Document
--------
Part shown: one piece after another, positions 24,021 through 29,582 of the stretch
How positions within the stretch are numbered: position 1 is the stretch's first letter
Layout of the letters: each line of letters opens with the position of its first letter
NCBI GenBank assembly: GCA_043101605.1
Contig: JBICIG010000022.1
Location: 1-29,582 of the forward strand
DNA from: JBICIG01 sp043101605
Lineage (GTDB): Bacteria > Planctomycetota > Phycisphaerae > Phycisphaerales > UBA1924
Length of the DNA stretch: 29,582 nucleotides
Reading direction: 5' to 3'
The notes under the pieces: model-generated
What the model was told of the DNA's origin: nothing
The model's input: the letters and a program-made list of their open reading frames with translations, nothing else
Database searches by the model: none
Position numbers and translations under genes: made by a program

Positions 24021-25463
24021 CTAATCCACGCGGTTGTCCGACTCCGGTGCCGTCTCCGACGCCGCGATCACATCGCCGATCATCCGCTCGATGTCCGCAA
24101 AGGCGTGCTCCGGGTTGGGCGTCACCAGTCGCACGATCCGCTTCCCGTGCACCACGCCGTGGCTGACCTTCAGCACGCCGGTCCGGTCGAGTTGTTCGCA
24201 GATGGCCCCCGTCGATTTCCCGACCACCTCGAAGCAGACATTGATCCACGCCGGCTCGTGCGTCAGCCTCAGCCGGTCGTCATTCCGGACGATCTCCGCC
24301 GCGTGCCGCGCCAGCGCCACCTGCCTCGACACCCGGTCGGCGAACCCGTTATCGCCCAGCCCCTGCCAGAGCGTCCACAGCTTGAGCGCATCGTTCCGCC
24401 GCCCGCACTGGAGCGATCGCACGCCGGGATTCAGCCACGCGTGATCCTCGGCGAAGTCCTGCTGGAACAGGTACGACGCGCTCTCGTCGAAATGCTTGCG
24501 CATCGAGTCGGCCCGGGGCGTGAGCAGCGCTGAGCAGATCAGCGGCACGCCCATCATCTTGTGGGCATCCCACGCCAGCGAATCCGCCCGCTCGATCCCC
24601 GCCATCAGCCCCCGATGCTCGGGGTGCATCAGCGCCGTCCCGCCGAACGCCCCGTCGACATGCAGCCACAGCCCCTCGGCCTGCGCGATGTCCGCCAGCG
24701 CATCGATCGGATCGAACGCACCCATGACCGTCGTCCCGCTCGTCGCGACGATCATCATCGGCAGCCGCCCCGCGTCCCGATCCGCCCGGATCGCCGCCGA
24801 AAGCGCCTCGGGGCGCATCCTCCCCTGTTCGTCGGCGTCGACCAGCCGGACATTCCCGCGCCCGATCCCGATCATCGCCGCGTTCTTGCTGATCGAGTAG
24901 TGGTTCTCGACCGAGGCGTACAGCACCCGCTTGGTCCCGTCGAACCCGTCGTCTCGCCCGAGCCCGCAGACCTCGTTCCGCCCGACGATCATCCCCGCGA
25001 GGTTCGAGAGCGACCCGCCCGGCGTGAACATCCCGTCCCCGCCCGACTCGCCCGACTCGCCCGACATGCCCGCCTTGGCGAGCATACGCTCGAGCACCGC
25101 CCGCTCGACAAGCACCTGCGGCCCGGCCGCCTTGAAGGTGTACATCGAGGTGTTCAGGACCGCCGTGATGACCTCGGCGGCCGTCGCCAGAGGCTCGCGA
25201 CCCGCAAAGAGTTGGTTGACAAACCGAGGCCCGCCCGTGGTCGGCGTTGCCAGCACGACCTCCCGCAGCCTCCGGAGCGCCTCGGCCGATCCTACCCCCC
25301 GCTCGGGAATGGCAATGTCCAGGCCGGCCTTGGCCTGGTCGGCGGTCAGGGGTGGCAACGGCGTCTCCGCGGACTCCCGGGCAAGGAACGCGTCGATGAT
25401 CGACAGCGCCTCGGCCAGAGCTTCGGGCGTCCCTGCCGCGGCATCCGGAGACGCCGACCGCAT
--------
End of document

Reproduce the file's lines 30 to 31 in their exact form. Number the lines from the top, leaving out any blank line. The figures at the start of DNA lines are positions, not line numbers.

25301 GCTCGGGAATGGCAATGTCCAGGCCGGCCTTGGCCTGGTCGGCGGTCAGGGGTGGCAACGGCGTCTCCGCGGACTCCCGGGCAAGGAACGCGTCGATGAT
25401 CGACAGCGCCTCGGCCAGAGCTTCGGGCGTCCCTGCCGCGGCATCCGGAGACGCCGACCGCAT